The Francoist period concludes with a sarcastic view of the common man, of the ordinary man as can be seen in the chapter “Excessively Comical, Even Grotesque Men.” Spanish cinema in the Franco era has been studied more as a popular spectacle than as a period of exploration of new languages and film formats. However, in this period, one can find hybrid and suggestive productions that have served as a school for later Spanish cinema. In this chapter, we observe and analyze excessively comic male characters, born from one of the most creative coupling of Spanish filmmakers: director Luis García Berlanga and screenwriter Rafael Azcona. The aim of this chapter is to look for the ironic, dissonant, and rebellious meanings of several characters of this kind of cinema of the mid-Franco dictatorship in order to find other dimensions hidden in humor. The result is a humor not designed to make people smile, but to contrast starkly with reality, in order to express the sense of claustrophobia in characters who are trapped in moments or circumstances contrary to their will.
The second section, “Masculinities in Late Francoist and Transition Periods,” examines various masculinities that appear in Spanish cinema from ←6 | 7→1970 to 1982, a time of great political, economic, social, moral, and sexual changes, which triggered different crises. The characters and archetypes who roam and wander the Spanish screens of the time are a sample of Spanish society, a society in the process of transformation in which contradictory values and dreams coexist. One such tension unfolded in the sexual realm, where the old repression sponsored by the Franco regime and national-Catholicism merged with the winds of liberalizing change that foreign tourists, especially Nordic ones, brought to the country. Such confluence can be seen in “The Man in Destape Films: Rascals, Braggarts, Sexually Repressed Men….” The Spanish cinema from the Late Francoist and Transition periods was the visible trace of a society that faced a slight liberalization of a sexual nature. Miniskirts, lingerie, and the bikini began to appear, symbols of a foreign popular culture that was being implanted through risqué comedies roughly sketched; these symbols were the trigger of the fears of the repressed man. The actor Alfredo Landa became the first reference of this type of films, an opportunistic braggart who put a face to the average Spaniard. The commercial success of his films gave rise to a cinematographic classification that bore his own last name: landismo. The conservative costumbrismo (trend emphasizing the interpretation or the importance of local everyday life, mannerisms, and customs) clashed with the sexual liberalization and the figure of the rascal. This new scoundrel, under the tapestry of comedy, expresses the desire of every man, the masculine predisposition not to maintain a relationship exclusively with a single woman. However, this man, who presents a mediocre appearance and possesses an instinctive sexuality under his own buffoonery, is capable of unleashing an irresistible attraction for women.
“The Injured Man: Men Who Sell Their Body” further explores the sexuality of the male protagonist. The representation of men during the Francoist regime and part of the Transition period is clearly defined by the most demanding heteronormativity. The most conservative stereotypes to define national masculinity appear to control cinematic representation: the soldier, the monk, the father, or the husband fill the entire screen. For the Francoist collective imagination, the existence of male sex workers who serve women is unthinkable and, even more unthinkable, to serve other men. Therefore, for a long time, the cinema of these time periods denied the representation of an activity that, despite its social invisibility, has always existed. However, providing sufficient time and giving a certain sociological situation (the tourist boom of the 1960s), even the censorship apparatus of the dictatorship had to negotiate a way to give some visibility, however limited, to a character whose mere presence puts into question the dominant masculinity. From the soft representation of the Francoist film comedy and the Destape films to the ←7 | 8→harsh representations of the Quinqui (petty thief) cinema and other dramas of the beginning of the transition, the figure of the sex worker in the cinema of this period is studied, both in his hetero- and his homosexual strands, in his rapport with hegemonic virility, and in his proposals for new constructions of masculinity.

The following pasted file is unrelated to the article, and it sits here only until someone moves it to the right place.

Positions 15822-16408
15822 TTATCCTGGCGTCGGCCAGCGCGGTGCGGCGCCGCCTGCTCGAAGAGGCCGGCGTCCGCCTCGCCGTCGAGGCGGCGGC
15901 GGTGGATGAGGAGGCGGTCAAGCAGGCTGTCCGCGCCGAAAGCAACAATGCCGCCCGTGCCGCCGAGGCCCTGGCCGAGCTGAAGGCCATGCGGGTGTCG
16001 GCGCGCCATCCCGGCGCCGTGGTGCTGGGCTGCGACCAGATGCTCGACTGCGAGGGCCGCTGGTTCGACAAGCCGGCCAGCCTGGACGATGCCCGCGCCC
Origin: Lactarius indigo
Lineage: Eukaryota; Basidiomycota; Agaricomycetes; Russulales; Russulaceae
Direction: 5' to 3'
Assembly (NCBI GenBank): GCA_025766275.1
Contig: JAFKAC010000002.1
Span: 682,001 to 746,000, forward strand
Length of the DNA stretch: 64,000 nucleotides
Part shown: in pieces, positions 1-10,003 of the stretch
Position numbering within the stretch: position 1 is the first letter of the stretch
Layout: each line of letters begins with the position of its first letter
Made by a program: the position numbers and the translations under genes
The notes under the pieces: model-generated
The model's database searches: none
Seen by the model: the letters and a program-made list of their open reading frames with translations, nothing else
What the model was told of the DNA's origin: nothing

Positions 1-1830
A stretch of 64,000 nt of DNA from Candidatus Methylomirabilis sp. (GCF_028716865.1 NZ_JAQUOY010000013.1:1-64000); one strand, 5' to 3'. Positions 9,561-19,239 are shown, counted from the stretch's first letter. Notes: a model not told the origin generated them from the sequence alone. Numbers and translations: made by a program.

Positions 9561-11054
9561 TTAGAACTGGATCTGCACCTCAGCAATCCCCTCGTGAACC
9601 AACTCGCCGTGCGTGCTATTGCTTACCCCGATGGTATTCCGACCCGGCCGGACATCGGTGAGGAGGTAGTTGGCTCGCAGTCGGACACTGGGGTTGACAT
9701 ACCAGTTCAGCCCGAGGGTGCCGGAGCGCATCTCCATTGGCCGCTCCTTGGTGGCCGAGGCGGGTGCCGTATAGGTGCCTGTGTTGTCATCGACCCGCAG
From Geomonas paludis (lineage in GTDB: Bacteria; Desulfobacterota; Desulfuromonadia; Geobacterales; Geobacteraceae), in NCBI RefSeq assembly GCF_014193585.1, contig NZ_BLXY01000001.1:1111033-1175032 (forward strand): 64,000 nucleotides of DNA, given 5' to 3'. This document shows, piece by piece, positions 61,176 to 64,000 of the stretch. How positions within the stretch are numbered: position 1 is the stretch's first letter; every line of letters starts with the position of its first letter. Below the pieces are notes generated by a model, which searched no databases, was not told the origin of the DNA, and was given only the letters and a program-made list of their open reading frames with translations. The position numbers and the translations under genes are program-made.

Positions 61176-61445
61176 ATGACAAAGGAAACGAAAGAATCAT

The chapter “The Latin Lover Who Degenerates into an Iberian Male” follows along the same lines. At the end of the 1960s, when the Franco regime began a slight liberalization, Spain started to welcome tourists, and the coasts began to fill with ‘Swedish’ women in bikinis. In the masculine ideology of the time, these tourists not only sought the sun but were also attracted by the sex appeal of the Iberian male: a rude, primitive, short, hairy and vigorous lover. The popular saying here makes sense: “the man, like the bear, the more hairy, the more fair.” This stereotype of masculinity is faithfully reflected by the Destape cinema, in which the Latin lover of yesteryear degenerates into the Iberian male. The paradigm of the Iberian macho of the cinema of the late-Francoist period a sexually repressed man, but obsessed with women, a physically unattractive seducer (short, dark, hairy), a hick (uncultured and little traveled) and sexist (a sultan, a hunter, a sweet talker of easy flattery). The trail of this ridiculous character can be traced to the present.